Section 312b accomplished this by means of the implementation schedule of § 312b(1), whereby the Legislature replaced the PSC's deadline of January 1, 1996, with its own sliding scale of deadlines, requiring a progressive implementation of both intraLATA parity and interLATA service. Section 312b(2), reflecting adherence to the mandate of § 312a, explicitly required the PSC to order full dialing parity if the interLATA prohibitions on the local carrier(s) were removed, and hence the abandonment of § 312b(1)'s schedule should those prohibitions be removed. Section 312b(3) provided an exception for all but ten percent of a local carrier's customers if the local carrier was prohibited by law from providing either intraLATA parity or interLATA toll service. Lastly, § 312b(4) provided that, except as otherwise provided in § 312b, any PSC order issued before June 1, 1995 (i.e., the February 1994 and March 1995 orders) were not altered or voided.
Thus, the effect of the Legislature's enactment of § 312b was to provide local carriers such as Ameritech with some temporary relief from the most demanding provisions (i.e., the implementation timetable) of the prior PSC orders. The Legislature, by enacting § 604(2), evidenced a judgment that such relief should be only temporary in nature, expiring on July 1, 1997. By enacting § 312b(4), the Legislature evidenced its intent to leave intact those parts of the prior PSC orders not specifically altered by § 312b. The essence of the alterations to such orders occurs by way of § 312b(1) (a)-(e)'s schedule. The last implementation requirement, on the sliding scale of this subsection, is § 312b(1)(e)'s requirement that intraLATA dialing parity and interLATA service be provided to fifty percent of a local exchange carrier's customers by May 1, 1996.
There is no requirement in § 312b(1) for the provision of dialing parity or interLATA service for any increased percentage of customers beyond May 1, 1996. Thus, it must appear that the Legislature may have envisioned that any one of three things would occur. First, the statute would permit the provision of an additional percentage of service and parity beyond fifty percent, but not require it. For reasons it need not justify, the Legislature may have determined that requiring only fifty percent parity was an appropriate policy. Second, the statute requires the immediate provision of dialing parity once interLATA prohibitions are lifted. It may be that the Legislature contemplated this would occur either by the time fifty percent of the customers were receiving such service, or by, or shortly after, May 1, 1996. There is, however, no need for us to speculate about the Legislature's intent, given the existence of a third possibility under the statute, the one which has come to pass.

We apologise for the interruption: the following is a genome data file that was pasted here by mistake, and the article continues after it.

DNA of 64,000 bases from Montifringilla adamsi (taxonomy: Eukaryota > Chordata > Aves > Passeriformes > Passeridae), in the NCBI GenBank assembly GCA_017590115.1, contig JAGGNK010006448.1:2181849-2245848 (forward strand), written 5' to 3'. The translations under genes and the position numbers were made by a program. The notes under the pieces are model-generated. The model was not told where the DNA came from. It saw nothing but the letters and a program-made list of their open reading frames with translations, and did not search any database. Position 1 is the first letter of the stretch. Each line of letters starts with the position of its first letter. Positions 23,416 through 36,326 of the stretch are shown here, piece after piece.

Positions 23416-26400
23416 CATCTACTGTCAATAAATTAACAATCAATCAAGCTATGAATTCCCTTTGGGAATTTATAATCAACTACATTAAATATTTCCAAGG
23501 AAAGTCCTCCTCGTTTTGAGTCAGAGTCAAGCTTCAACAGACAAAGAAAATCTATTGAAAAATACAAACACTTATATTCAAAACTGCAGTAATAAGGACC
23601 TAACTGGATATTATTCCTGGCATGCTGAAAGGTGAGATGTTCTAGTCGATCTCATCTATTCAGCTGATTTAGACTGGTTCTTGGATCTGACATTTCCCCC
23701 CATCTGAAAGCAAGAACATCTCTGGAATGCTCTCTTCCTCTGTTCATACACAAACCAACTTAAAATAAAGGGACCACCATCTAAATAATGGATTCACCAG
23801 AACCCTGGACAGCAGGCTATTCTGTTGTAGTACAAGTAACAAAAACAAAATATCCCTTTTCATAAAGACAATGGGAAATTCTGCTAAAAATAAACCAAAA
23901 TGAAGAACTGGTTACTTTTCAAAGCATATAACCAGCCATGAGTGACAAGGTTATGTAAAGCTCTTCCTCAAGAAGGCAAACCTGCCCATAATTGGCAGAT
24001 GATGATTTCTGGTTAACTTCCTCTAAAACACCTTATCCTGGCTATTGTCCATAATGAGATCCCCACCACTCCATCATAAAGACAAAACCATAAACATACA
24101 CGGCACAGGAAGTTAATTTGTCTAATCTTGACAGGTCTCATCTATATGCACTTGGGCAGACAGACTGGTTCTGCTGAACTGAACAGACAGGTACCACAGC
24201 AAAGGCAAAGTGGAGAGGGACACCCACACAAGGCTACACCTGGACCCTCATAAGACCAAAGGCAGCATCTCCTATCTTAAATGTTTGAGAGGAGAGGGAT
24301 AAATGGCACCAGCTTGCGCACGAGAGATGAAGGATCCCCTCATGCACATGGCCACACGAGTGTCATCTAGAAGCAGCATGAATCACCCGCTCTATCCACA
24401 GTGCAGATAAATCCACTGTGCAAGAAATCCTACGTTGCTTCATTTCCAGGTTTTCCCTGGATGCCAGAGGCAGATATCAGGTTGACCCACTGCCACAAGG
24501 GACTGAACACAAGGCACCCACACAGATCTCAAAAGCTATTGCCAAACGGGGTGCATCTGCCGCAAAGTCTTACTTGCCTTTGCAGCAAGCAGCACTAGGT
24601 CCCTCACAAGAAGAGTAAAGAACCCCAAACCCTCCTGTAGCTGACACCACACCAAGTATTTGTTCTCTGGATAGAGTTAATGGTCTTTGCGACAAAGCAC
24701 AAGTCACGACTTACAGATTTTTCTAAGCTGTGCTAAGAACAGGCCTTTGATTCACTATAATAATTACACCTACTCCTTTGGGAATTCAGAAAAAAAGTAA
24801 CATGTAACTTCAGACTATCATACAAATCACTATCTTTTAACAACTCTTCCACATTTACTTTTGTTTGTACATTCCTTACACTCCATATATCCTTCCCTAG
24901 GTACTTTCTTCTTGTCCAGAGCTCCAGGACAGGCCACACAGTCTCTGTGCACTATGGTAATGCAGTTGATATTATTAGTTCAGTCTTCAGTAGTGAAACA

In what actually occurred, not only did May 1, 1996, come and go without significant changes on the dialing parity front, but so did July 1, 1997. On that day, the effect of the Legislature's enactment of the repealing provision of § 604(2) was to withdraw from the field the Legislature's sliding scale of § 312b(1) and return the matter of dialing parity implementation to the PSC's jurisdiction.